Trios of “crocodiles” are protesting outside Hermès stores around Australia as the company continues with plans to build the country’s biggest crocodile farm.
Wearing crocodile masks and green bikinis, activists holding bag-shaped signs – which implored the company to “bin crocodile skin” and reminded shoppers that “animals die for exotic skins” – demonstrated outside the Hermès store in Sydney in their first of three appearances across the country.
Why three? That’s how many crocodiles it takes to make just one Hermès handbag.
Protests will also be held outside Hermès stores in Melbourne and Brisbane in the coming weeks.
Cruelty to Crocodiles
There’s nothing stylish about cramming sensitive animals into pits, hacking them apart, and leaving them to die – yet fashion companies like Hermès continue to expand crocodile-farming operations in Australia.
The latest proposed development would imprison up to 50,000 saltwater crocodiles in the Northern Territory. The facility would include an egg incubation laboratory, a hatchery, grower pens, finishing pens, an open farm area, refrigerated feed preparation area, and storage areas.
Every PETA exposé of the exotic-skins industry has shown that no matter the source – or the “standards” touted by brands – products made from skins involve forcing highly intelligent, sensitive animals to endure imprisonment in squalid conditions and a violent death.
From the moment they hatch, farmed crocodiles are denied everything that’s natural and important to them – confined to small concrete pens and unable to swim free. When they’re killed, their snouts are bound and they’re electrocuted or shot and then stabbed in the neck to sever their spinal cords.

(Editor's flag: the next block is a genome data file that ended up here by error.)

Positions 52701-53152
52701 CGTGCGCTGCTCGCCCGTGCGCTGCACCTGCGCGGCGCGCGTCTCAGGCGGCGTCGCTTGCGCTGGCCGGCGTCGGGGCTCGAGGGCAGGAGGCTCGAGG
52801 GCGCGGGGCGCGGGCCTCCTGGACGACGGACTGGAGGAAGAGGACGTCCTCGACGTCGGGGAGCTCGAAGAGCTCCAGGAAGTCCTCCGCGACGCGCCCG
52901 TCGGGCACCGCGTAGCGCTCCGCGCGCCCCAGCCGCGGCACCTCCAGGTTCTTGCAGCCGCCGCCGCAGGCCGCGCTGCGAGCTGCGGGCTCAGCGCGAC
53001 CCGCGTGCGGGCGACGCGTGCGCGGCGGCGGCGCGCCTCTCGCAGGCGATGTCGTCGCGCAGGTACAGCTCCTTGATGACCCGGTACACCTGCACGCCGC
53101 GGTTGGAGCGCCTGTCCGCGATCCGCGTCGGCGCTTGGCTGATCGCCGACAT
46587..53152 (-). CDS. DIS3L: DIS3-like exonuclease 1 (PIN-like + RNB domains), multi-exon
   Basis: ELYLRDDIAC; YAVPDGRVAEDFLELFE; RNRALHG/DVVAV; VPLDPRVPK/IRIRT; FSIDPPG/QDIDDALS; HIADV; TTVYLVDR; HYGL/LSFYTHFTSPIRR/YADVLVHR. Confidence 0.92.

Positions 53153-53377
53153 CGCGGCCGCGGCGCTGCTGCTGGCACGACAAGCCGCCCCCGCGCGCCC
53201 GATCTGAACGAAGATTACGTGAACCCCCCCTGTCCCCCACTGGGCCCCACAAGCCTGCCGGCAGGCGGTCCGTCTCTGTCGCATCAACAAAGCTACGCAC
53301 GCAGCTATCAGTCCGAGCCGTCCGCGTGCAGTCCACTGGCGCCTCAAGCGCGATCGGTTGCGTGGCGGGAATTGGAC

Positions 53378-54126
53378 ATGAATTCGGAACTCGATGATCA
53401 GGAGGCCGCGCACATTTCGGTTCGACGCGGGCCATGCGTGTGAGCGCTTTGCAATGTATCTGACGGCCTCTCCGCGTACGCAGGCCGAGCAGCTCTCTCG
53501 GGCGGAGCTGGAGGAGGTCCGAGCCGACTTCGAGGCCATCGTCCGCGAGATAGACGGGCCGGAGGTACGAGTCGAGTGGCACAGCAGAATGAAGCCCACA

Exotic Skins and Zoonotic Diseases
Because crocodiles who are raised on farms for their skin are kept crowded together in highly unhygienic conditions – one on top of the other in pits of putrid water – conservation experts are warning that the next pandemic could come from the fashion industry.
Much like a “wet market”, where COVID-19 originated, crocodile farms create a breeding ground for many zoonotic pathogens, including salmonella, vibrio, Aeromonas spp, Pseudomonas spp, E coli, trichinella, and West Nile virus – all of which crocodilians have been found to carry and can pass on to humans.
The good news is that exotic skins are falling out of favour with designers and consumers alike. Already, luxury brands like Tommy Hilfiger, Chanel, HUGO BOSS, Victoria Beckham, Vivienne Westwood, and others have ditched crocodile and other skins.
Now is the time to invest in humane, sustainable, and future-proof projects, not build new factory farms to torment animals and create a breeding ground for new pandemics. Join us in urging Hermès to shed exotic skins now: